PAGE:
Commentary: What's keeping audiences away from the arts?

Sara R. Leonard, Americans for the Arts blog, 10/5/12

As leaders and marketers in arts organizations, we often seem to operate on the assumption that people should and do want to attend the arts, and it is the practical matters of time, money, location, and competing leisure-time options with which we must wage war to bring those people into our venues. But is it true?  Well, research shows that practical barriers are indeed an issue. But the flip side of the research tells us practical barriers really only come into play once people decide they are interested in participating. How are we supposed to diversify our audiences and bring new people into the arts?  For that, we have to address the other barriers, the perceptual and the psychological.

1. Find out who your audience is. Organizations need to figure out who their current and prospective audience members are. Our organizations will be most successful if we build upon interests and values we share with our audiences. To do that, we need to know what our communities value generally, what they value about the arts, and what interests them.

2. Have an organizational identity. We are drawn into relationships with people because of who they are. If I am constantly changing myself to try to be what I think you want me to be (remember high school?), or am unable to tell you what I think, like, or care about, I'm not giving you much to relate to. [An arts] organization needs to have an identity: values, interests, a personality. And that identity should be present in the organization's programming and marketing.

3. It's okay to not be all things to all people. If we create strong organizational identities we run the risk that some folks will distinctly not connect with that identity. If our organizations are placed correctly, though, we should gain more than we lose.

We do need to break down practical barriers to participation, but we also need to remember to address the perceptual and psychological barriers if we truly want to develop audiences that will help carry our organizations forward.


ENO launches "Undress for Opera" program to lure more young people

Imogen Tilden, The Guardian, 10/3/12

The English National Opera [is] making an effort to be a little more relaxed at the launch of an initiative to attract younger audiences. "Come in shorts, armour, jeans, pumps, anything!" said artistic director John Berry. The scheme, Undress for the Opera, was inspired by the success of Damon Albarn's Doctor Dee in the summer where 60% of the ticket buyers were new to ENO. 100 25 tickets will be available for performances of four operas in the coming season. The tickets will be for the best seats, and will include a pre-performance introduction to the evening's opera, a downloadable synopsis and, post-performance, the opportunity to meet the cast and creative teams. ENO's chief executive Loretta Tomasi also promised club-style bars, specially themed cocktails and a relaxed atmosphere. "Lots of people are put off by the way opera is presented - they think it is too stuffy, too posh, too expensive. We want to change that perception," said Berry. 30% of ENO's current audience is under 44, his aim is to increase that figure to at least 40%. Rufus Norris, who directed Doctor Dee and whose revival of Don Giovanni is the first production of the new scheme said: "Opera has negative connatations to people who don't go. It is scary. It's the ultimate art form. But it can transport you and it affects you through the gut. It's wonderful for someone like me who tends to think too much." Albarn said: "Personally I like the ritual of dressing up, but I think people need to know that you don't have to."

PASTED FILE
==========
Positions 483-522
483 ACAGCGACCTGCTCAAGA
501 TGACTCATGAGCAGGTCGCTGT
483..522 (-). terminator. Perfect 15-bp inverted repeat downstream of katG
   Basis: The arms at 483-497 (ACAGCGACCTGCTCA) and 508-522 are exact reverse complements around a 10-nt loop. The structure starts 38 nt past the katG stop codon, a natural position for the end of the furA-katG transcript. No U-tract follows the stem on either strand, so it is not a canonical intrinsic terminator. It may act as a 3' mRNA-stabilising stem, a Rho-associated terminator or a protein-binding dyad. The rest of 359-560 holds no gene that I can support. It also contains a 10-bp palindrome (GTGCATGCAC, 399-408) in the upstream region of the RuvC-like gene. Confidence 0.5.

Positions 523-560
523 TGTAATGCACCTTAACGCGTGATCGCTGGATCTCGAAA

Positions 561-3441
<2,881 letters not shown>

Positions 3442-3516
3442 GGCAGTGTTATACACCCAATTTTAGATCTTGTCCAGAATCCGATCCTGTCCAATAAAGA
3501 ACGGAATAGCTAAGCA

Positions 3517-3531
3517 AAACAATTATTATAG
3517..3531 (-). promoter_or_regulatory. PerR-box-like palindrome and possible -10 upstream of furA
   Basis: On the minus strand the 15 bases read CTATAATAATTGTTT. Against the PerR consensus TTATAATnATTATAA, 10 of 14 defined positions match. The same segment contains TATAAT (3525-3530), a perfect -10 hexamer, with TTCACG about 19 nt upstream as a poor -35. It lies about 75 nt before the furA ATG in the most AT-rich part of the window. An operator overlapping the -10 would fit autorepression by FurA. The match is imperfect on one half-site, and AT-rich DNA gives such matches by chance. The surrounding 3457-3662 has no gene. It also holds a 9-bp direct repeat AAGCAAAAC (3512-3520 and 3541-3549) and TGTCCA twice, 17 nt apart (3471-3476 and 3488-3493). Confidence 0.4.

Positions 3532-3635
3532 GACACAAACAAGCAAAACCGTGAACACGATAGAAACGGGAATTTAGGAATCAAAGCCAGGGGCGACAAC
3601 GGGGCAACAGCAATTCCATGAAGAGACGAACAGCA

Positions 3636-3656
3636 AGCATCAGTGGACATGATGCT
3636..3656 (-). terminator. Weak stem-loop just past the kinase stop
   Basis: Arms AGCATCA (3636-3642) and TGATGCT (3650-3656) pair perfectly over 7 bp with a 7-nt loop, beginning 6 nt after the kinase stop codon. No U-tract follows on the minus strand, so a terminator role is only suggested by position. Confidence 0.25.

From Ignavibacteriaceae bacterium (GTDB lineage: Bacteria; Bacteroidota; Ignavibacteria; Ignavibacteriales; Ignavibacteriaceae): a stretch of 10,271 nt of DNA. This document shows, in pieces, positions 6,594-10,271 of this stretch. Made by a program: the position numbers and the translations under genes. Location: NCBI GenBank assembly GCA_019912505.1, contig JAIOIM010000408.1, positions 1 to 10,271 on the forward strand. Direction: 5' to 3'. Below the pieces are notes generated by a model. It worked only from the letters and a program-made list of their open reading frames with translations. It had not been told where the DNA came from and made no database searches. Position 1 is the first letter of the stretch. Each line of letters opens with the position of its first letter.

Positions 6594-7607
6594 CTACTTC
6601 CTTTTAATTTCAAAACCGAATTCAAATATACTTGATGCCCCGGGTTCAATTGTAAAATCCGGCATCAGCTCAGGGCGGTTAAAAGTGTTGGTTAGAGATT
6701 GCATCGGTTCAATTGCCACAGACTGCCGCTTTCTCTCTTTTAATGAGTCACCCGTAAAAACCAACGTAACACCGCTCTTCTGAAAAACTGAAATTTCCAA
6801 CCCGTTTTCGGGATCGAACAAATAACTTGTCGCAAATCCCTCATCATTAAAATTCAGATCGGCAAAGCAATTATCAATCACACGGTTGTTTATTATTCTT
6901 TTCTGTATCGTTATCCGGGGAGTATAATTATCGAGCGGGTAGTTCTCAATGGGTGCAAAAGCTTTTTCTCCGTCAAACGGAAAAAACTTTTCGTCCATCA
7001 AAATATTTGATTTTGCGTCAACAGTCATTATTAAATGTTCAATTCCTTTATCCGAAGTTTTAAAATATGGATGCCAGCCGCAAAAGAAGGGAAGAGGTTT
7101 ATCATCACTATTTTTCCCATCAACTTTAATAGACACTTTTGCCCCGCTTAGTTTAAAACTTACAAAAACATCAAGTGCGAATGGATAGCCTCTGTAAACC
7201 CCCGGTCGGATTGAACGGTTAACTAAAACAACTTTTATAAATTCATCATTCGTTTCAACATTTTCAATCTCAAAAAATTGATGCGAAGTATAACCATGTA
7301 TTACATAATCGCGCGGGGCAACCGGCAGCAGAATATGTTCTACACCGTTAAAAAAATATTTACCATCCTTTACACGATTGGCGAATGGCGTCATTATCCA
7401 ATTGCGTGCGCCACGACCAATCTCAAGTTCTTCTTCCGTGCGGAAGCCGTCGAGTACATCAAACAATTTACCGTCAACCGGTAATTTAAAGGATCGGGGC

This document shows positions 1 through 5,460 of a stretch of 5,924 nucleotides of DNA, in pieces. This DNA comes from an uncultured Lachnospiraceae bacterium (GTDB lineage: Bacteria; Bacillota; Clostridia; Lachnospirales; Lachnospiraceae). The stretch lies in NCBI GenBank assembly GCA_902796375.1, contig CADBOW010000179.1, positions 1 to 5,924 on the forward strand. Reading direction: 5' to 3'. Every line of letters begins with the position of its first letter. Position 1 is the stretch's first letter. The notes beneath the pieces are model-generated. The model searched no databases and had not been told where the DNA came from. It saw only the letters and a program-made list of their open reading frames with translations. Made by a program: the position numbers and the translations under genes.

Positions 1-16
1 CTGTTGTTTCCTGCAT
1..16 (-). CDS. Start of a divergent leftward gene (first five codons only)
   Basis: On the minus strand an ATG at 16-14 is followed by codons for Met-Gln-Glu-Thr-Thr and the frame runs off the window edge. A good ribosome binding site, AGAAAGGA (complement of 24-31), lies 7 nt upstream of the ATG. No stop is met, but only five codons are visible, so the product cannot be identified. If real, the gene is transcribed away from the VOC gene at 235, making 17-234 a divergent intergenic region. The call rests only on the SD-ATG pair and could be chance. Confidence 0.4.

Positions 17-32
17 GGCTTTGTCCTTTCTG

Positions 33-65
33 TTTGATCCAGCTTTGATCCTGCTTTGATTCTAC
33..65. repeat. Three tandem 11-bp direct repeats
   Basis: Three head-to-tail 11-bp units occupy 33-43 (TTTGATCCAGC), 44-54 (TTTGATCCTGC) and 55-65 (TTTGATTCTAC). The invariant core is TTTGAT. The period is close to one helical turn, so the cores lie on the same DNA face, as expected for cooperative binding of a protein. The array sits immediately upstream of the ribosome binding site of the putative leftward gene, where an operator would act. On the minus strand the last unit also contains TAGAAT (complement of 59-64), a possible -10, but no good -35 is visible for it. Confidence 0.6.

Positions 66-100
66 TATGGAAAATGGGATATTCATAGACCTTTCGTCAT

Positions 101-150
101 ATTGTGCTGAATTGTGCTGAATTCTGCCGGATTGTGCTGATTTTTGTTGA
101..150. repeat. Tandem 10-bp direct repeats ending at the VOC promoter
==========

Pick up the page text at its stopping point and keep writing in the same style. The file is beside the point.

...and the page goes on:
Commentary: Museum is right to end monthly parties; let's see who comes now.

Judith H. Dobrzynski, blog Real Clear Arts, 10/7/12